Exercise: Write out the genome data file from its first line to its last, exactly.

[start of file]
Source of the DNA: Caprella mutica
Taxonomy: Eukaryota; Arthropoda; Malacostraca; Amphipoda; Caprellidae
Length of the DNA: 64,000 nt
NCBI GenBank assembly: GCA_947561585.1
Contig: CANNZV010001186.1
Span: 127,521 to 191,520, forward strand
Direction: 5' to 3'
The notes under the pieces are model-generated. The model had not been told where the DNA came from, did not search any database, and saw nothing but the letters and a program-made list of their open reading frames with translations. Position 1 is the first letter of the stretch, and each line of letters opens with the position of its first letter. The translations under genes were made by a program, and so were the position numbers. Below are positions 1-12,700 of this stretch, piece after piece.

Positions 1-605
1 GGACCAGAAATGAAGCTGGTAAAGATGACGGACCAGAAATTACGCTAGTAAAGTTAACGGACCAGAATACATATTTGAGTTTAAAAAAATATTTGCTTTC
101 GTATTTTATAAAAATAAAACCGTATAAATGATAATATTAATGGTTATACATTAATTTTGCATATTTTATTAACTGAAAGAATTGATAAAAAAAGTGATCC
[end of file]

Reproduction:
Source of the DNA: Caprella mutica
Taxonomy: Eukaryota; Arthropoda; Malacostraca; Amphipoda; Caprellidae
Length of the DNA: 64,000 nt
NCBI GenBank assembly: GCA_947561585.1
Contig: CANNZV010001186.1
Span: 127,521 to 191,520, forward strand
Direction: 5' to 3'
The notes under the pieces are model-generated. The model had not been told where the DNA came from, did not search any database, and saw nothing but the letters and a program-made list of their open reading frames with translations. Position 1 is the first letter of the stretch, and each line of letters opens with the position of its first letter. The translations under genes were made by a program, and so were the position numbers. Below are positions 1-12,700 of this stretch, piece after piece.

Positions 1-605
1 GGACCAGAAATGAAGCTGGTAAAGATGACGGACCAGAAATTACGCTAGTAAAGTTAACGGACCAGAATACATATTTGAGTTTAAAAAAATATTTGCTTTC
101 GTATTTTATAAAAATAAAACCGTATAAATGATAATATTAATGGTTATACATTAATTTTGCATATTTTATTAACTGAAAGAATTGATAAAAAAAGTGATCC